The TGA has finalised the outcomes of the Lower Risk Registered OTC Products Review Pilot Project.
On this page: Background | Review of Active ingredients | Indication review | Project outcomes and options for sponsors | Further information
A Lower Risk OTC Products Review pilot project was developed in response to recommendation 14 of the Medicines and Medical Device Regulation Review (MMDR) where the TGA examined whether the regulations and restrictions in place for various low-risk registered therapeutic goods are still appropriate. This recommendation related to several different types of therapeutic goods, including registered OTC medicines.
The TGA undertook to review classes of registered OTC medicines, that have a higher amount of regulation applied to them, to assess whether they may be suitable for becoming listed medicines (listed medicines have less strict regulatory guidelines applied to them). Consultation with peak industry bodies was performed to review whether any classes of registered OTC medicines might be suitable for regulation as listed medicines. A pilot project was proposed to provide further clarity on the resource requirements, limitations and impacts on medicine sponsors as well as to address additional issues raised by industry during the consultation.
The pilot project was designed to review both the active ingredients and associated indications for a particular group of registered OTC medicines to determine if this medicine group could be down-regulated to listed medicine framework.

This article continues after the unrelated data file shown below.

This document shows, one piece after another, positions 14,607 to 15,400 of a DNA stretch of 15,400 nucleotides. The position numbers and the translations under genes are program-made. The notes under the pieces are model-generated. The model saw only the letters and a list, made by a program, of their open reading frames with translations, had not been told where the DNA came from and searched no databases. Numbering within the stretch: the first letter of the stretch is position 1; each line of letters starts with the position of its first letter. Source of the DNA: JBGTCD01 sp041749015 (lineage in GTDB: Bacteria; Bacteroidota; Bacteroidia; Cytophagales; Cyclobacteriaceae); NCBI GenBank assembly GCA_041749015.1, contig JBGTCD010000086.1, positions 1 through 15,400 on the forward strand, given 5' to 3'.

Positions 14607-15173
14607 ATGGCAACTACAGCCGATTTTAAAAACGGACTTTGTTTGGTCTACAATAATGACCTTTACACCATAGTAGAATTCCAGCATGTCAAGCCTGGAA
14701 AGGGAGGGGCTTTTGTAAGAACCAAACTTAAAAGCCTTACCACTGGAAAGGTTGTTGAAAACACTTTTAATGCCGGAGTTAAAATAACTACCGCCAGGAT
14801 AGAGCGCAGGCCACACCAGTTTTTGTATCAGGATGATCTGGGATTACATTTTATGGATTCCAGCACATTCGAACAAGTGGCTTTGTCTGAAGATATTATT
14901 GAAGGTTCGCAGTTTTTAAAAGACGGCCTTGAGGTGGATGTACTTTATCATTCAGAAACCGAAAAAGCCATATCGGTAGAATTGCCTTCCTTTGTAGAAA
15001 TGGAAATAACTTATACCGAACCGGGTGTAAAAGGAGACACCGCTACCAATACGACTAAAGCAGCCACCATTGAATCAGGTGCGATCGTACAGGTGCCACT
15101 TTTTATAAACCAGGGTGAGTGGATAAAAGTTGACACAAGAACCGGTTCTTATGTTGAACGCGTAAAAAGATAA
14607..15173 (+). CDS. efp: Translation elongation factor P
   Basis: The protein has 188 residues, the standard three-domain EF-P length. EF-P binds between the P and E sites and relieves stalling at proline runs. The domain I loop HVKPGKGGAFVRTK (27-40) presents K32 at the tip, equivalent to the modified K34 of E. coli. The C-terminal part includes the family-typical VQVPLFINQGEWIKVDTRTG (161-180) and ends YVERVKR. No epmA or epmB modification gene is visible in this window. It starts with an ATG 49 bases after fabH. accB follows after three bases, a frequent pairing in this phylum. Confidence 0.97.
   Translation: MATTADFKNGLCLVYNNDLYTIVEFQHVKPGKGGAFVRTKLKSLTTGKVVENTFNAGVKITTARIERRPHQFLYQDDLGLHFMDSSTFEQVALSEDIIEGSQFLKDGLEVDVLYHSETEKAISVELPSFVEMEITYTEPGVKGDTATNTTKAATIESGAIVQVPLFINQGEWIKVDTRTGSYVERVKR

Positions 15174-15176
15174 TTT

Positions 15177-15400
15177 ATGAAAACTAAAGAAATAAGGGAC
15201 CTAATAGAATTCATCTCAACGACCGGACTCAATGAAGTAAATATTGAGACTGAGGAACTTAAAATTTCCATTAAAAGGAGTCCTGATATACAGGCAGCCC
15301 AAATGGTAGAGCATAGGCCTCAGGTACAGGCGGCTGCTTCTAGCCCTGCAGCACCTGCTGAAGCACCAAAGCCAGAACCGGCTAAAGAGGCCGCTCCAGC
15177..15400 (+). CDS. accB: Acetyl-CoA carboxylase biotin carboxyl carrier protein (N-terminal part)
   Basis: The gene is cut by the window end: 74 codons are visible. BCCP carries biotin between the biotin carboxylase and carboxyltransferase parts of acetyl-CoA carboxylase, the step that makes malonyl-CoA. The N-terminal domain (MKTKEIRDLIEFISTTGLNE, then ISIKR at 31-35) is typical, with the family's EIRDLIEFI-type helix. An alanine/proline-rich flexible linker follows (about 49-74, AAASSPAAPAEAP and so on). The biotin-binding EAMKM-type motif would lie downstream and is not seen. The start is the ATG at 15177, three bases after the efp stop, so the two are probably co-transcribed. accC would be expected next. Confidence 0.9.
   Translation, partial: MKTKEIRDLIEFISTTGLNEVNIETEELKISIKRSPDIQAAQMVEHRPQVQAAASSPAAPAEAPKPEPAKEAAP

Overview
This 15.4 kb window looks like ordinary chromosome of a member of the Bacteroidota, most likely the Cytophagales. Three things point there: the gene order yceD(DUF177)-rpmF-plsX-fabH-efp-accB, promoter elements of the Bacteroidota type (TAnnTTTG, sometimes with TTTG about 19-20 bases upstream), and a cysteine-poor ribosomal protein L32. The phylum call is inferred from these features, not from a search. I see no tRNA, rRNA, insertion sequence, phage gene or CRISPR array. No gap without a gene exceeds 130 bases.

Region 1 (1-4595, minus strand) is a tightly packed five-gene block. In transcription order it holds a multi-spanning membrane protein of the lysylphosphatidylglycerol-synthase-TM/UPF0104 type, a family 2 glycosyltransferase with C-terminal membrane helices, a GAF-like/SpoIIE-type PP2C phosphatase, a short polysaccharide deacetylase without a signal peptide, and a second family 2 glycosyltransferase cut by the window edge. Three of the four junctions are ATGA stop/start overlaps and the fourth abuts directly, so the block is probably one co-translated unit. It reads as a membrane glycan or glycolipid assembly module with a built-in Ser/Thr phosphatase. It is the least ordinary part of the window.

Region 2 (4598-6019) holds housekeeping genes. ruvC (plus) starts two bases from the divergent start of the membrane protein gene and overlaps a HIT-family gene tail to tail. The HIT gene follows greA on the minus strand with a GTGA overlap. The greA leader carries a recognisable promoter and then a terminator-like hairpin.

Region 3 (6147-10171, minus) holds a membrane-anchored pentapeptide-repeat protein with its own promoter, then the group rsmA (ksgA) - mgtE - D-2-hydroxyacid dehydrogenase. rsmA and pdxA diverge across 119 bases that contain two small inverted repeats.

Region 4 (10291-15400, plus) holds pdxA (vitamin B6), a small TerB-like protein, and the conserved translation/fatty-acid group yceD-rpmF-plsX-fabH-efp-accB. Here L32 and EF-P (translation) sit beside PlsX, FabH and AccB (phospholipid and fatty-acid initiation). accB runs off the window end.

'Antimicrobial throat lozenges' were identified as the medicine group to be considered for the pilot project, due to their long history of use, the presumed likelihood that the active ingredients would be suitable for use in listed medicines and the limited number of indications associated with this group.
Below are the results of the TGA review the active ingredients and indications of this medicine group to determine their appropriateness to be down-regulated to the listed medicine framework.
Review of Active ingredients
Five active ingredients commonly used by antimicrobial throat lozenge products were identified for evaluation as part of the pilot project. These were:
- Benzyl Alcohol
- Cetylpyridinium Chloride
- Dichlorobenzyl Alcohol
All five of the active ingredients were supported by quality monographs in the British Pharmacopeia (BP). A safety evaluation was conducted using publicly available data. This considered whether each ingredient's safety profile including their dosage, directions for use and target population were suitable for use in listed medicines. The review also considered restrictions placed on existing OTC medicine group.
In summary, based on the ingredient assessments:
- Three of the ingredients were considered suitable for use as active ingredients in listed medicines. These were benzyl alcohol, cetylpyridinium chloride and hexylresorcinol, however they would require specific restrictions regarding duration of use, maximum daily dose and label warnings regarding use in pregnant or lactating women.
- Two ingredients, amylmetacresol and dichlorobenzyl alcohol, had insufficient information available to establish safety of use and were therefore considered unsuitable for use as active ingredients in listed medicines.
The ingredients suitable for listing were included in the Therapeutic Goods (Permissible Ingredients) Determination (No.4) 2019 (Permitted Ingredients Determination or 26BB).
The TGA also reviewed the indications currently in use by existing OTC medicine group against the criteria for permitted indications in subsection 26BJ of the Therapeutic Goods Act 1989 and the permitted indications assessment tool available on the TGA website.